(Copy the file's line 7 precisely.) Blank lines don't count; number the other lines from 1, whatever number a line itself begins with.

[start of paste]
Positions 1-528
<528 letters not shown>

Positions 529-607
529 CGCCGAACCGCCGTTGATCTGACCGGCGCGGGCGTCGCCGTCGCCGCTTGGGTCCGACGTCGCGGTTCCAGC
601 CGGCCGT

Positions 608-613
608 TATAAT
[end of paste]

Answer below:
608 TATAAT